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Delp: Why I’m leaving racing

by | Feb 8, 2017 | Breaking, Business, National news, Regionwide, Top Stories | 18 comments

Thirty-seven years after Spectacular Bid won the Kentucky Derby for Bud Delp, a horse for which Pajeen Delp was the assistant trainer won on Kentucky Derby day. Funny Cide’s Derby-winning connections shared their trophy with Pajeen.  Photo courtesy of Pajeen Delp.

 

Pajeen Delp comes by her love of horses and horse racing honestly.  Her father, Grover “Bud” Delp, trained Spectacular Bid, the runner he called “the greatest horse ever to look through a bridle.”  Spectacular Bid entered the National Museum of Racing and Hall of Fame in 1982, and Bud Delp followed 20 years later.

Pajeen started in the business at the tender age of 12, walking hots on the Laurel Park backside for her father, who passed away in 2006.  She continued in the business thereafter, training horses with her brother Cleve for a couple of years and also working in numerous other barns.

Now 33, she’s reached what she calls “a pivotal decision.”  Dispirited by what she sees happening in racing, she has decided to leave the industry.  She explains.

by Pajeen Delp

A while before my Daddy passed away he said, with tears in his eyes, “I would hate to be coming into this industry today.” He was born in 1932, served in the Korean War, and was around for the heyday of racing. He trained the greatest race horse to ever look through a bridle and won well over 3,000 races, many of which were graded stakes.

He built a stable of solid claiming, allowance and stake horses. It was ingrained in me as a youth that you treat a nickel claimer with the same care as a graded winner; just like you treat a hotwalker or groom with the same respect you would an owner.

I had the privilege to come up under a Hall of Fame trainer that ALWAYS put the horse first. I was taught to listen to the horses rather than relying on a vet to diagnose. To adjust the training chart if a horse just didn’t seem right. That this nervous filly went out first set or she would run her stall and that gelding went out first after the break because he didn’t like a cuppy track.

I have had the privilege to work with horsemen that I learned much from, Al Stall and Pam, Wayne Catalano, Tim Hamm. I had my own stable for two years at Delaware and Philly Park, winning at a 24 percent clip with lower level claimers.

I became involved with thoroughbred aftercare and worked with Turning for Home because I was raised that these animals aren’t livestock, they are our livelihood.

But after speaking with many close friends who have known me my entire life, understand my passion for horses, and who have been in the business longer than I, I have come to a pivotal decision.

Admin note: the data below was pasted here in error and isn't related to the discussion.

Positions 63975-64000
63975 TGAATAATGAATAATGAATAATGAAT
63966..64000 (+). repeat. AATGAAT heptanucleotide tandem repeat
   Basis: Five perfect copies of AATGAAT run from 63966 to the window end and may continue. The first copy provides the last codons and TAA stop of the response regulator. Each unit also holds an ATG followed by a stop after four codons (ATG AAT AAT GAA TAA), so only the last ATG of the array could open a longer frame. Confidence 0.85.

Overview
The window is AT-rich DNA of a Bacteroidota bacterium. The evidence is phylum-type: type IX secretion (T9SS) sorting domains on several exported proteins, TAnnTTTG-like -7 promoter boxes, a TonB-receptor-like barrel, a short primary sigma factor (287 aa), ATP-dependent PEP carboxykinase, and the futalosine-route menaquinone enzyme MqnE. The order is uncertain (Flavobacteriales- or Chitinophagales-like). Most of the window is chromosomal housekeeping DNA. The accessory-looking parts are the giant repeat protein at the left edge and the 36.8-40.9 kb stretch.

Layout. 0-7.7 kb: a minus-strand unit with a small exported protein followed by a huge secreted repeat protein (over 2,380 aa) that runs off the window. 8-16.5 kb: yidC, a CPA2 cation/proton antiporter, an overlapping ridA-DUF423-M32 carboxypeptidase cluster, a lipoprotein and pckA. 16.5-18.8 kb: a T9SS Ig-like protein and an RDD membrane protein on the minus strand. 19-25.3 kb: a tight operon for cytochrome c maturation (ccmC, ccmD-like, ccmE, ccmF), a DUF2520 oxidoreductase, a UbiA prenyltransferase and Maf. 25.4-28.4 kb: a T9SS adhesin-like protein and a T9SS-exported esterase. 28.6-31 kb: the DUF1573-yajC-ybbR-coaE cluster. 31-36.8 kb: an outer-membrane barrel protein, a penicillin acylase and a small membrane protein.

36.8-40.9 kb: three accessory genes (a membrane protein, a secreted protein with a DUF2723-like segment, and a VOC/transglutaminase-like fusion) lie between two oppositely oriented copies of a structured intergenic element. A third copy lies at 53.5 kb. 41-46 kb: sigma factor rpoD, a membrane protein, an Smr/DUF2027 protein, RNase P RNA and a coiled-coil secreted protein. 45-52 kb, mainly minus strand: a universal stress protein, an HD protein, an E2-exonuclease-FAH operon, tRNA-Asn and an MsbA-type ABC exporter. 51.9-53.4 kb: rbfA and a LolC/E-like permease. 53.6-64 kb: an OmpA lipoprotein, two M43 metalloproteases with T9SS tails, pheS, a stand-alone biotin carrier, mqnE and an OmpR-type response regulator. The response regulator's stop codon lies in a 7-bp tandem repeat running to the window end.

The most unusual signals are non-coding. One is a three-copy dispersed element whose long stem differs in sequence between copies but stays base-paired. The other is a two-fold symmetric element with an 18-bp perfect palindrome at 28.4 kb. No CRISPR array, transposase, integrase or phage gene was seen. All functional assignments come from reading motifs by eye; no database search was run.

For the past few years I have worked for people whose standard of horsemanship wasn’t what I was accustomed to, and I became frustrated and disheartened. It became a pattern, and recently I began studying that pattern. In the 21 years I have been working in the racing industry, I have noticed a steady decline, one becoming exponentially worse the past few years.

My forte is soundness, and diagnosing what’s wrong with a horse and how to treat it. I was taught that to train, you have to know how to diagnose. But in recent years, I’ve seen horses run that weren’t sound, that had lung infections – that should not have been in a race but were.

When I started out, when you learned to gallop horses, you had to spend at least a year breaking babies before they let you work a racehorse. Now we see a lot of riders who haven’t properly learned their craft; it’s not about training horses, it’s just about getting the horse around the racetrack.

I’m not singling anyone in particular out. It’s throughout the industry; I’m going up from the hired help all the way to the trainers and owners themselves, even the racing office.  People don’t listen to the horses anymore. It’s, “How much can I get out of this horse before he’s done?” instead of taking care of the horse.

As a result I have decided to leave the racing industry and focus instead on a different career path: bartending for now with a four-year plan to open a small restaurant in the future. It is bittersweet; I am sad to leave behind the life I knew but excited for what the future holds. Deep down I hope that if the right client comes along, down the road I can start training again.  But I’m not banking on it, and I plan to make the most of every day and aggressively pursue my new career.

Note: A shorter version of this appeared on Facebook.

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